4 thoughts on “V/Line Vignette 7

  1. Reading this I am moved by just observing George’s 18 month solitary excavation project, the mundanity of it yet the grief, curiosity, and activity of the dig….the presence of Bernice’s rose in her absence….and the fact that “the more he uncovered, the greater his discomfort and the clearer the answer….”
    Beautifully done, Mek. Not sure how I missed reading it sooner.

    Liked by 1 person

    1. Thanks Leslie. So nice to know you are reading and really great to hear your thoughts. I was a bit judgemental of George when I started writing but my empathy grew as his story unfolded and I recognised the humanity in his grief. I often write without an ending in sight and enjoy the process of discovering where the story will go. Thanks again x

      Liked by 1 person

      1. Yes, I wanted to get back into reading your work – it’s been awhile! It’s moving that you opened up your heart to George while writing about him. 💘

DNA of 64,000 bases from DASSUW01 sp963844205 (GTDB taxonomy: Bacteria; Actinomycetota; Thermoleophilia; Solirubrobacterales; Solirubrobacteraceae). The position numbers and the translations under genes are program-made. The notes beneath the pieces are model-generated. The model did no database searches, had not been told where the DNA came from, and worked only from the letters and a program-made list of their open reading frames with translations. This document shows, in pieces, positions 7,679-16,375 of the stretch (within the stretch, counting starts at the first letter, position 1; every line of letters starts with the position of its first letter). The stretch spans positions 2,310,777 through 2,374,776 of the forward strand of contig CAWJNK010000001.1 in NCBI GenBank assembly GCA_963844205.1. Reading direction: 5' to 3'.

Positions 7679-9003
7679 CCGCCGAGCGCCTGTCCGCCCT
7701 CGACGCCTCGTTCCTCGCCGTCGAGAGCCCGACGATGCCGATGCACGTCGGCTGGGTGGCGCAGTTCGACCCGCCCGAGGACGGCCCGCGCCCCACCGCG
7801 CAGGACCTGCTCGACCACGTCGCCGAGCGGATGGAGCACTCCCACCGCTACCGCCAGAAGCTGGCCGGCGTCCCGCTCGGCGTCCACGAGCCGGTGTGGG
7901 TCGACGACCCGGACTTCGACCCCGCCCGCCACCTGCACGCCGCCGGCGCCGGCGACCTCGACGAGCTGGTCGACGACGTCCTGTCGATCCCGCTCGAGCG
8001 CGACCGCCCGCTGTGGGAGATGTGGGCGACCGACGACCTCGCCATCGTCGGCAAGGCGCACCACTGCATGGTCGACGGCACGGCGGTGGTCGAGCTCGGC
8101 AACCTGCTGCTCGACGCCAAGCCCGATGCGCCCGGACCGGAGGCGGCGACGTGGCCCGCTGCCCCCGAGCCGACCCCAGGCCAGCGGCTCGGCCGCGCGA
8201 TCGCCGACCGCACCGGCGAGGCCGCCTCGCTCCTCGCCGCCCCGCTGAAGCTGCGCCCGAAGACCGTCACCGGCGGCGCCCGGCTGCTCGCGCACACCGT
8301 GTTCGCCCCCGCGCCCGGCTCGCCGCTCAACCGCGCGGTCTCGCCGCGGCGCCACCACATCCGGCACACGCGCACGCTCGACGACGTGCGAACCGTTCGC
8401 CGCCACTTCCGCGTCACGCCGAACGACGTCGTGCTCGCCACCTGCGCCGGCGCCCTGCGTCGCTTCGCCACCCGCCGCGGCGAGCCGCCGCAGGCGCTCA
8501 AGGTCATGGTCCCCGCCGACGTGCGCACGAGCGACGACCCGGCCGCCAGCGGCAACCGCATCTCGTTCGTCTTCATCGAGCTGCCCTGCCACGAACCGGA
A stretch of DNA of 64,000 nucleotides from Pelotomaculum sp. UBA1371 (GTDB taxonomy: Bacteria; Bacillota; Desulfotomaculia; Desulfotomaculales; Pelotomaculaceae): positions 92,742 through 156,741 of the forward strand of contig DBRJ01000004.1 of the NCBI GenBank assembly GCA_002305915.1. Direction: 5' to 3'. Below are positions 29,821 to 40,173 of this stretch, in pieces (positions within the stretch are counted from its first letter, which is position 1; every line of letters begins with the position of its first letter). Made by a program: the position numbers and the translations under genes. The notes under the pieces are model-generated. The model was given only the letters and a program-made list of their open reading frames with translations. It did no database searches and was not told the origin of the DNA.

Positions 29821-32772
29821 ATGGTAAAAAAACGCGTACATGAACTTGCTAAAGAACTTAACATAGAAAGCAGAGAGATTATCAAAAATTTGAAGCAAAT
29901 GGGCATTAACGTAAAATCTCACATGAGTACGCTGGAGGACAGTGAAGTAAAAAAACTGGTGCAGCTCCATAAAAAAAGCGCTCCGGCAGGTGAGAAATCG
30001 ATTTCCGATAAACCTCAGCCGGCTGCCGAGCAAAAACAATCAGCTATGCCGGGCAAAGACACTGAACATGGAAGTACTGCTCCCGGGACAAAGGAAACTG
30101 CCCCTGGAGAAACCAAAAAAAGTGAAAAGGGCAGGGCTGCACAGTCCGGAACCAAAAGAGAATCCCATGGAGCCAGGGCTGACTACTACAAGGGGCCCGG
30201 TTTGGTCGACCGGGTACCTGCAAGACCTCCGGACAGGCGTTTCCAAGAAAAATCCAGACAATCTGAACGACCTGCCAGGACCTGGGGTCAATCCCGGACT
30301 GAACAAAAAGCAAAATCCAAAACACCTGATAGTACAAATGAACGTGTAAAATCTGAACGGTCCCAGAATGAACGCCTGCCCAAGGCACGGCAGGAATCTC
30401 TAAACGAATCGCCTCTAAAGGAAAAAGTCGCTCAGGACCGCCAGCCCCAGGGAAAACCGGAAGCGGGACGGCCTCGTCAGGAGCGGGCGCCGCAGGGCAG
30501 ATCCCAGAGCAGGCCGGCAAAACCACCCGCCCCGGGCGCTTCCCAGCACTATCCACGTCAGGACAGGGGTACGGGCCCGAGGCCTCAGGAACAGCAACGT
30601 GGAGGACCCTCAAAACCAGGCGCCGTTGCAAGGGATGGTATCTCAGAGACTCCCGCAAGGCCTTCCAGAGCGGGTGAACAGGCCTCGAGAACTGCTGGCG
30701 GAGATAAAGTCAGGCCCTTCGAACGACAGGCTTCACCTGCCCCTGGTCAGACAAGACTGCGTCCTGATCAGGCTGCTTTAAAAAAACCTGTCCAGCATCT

I love that you enjoy the process of writing without an end in sight….Some years ago I took a writing class in which the instructor asked me to “write into discovery” – a suggestion I wasn’t ready to receive. I guess I was more intent on establishing whatever scenario came to mind and developing that in an airtight way. Later, while writing something, I was surprised and intrigued by what showed up when I let go the reins a bit, and then I understood.

        Liked by 1 person

      2. Thanks- there will be more to come- combo of move, settling in, sorting out internet and getting used to new routines of parenting and time off has meant I haven’t been posting, but I have a bit of a back log now that requires editing.

        Ha- that is almost always the way I write, and yes, it is a great way to let go and be free with it, but it sometimes makes me feel like I’m forcing myself to go down a very steep roller coaster- I know I’ll be safe, but there is that sinking feeling- will it work, will everything be okay? will i have a decent story after? My novel writing approach though is the polar opposite…I have planned it to the nth degree. Poor baby is sitting there waiting to be written haha.

        Looking forward to reading more of your work xx

        Liked by 1 person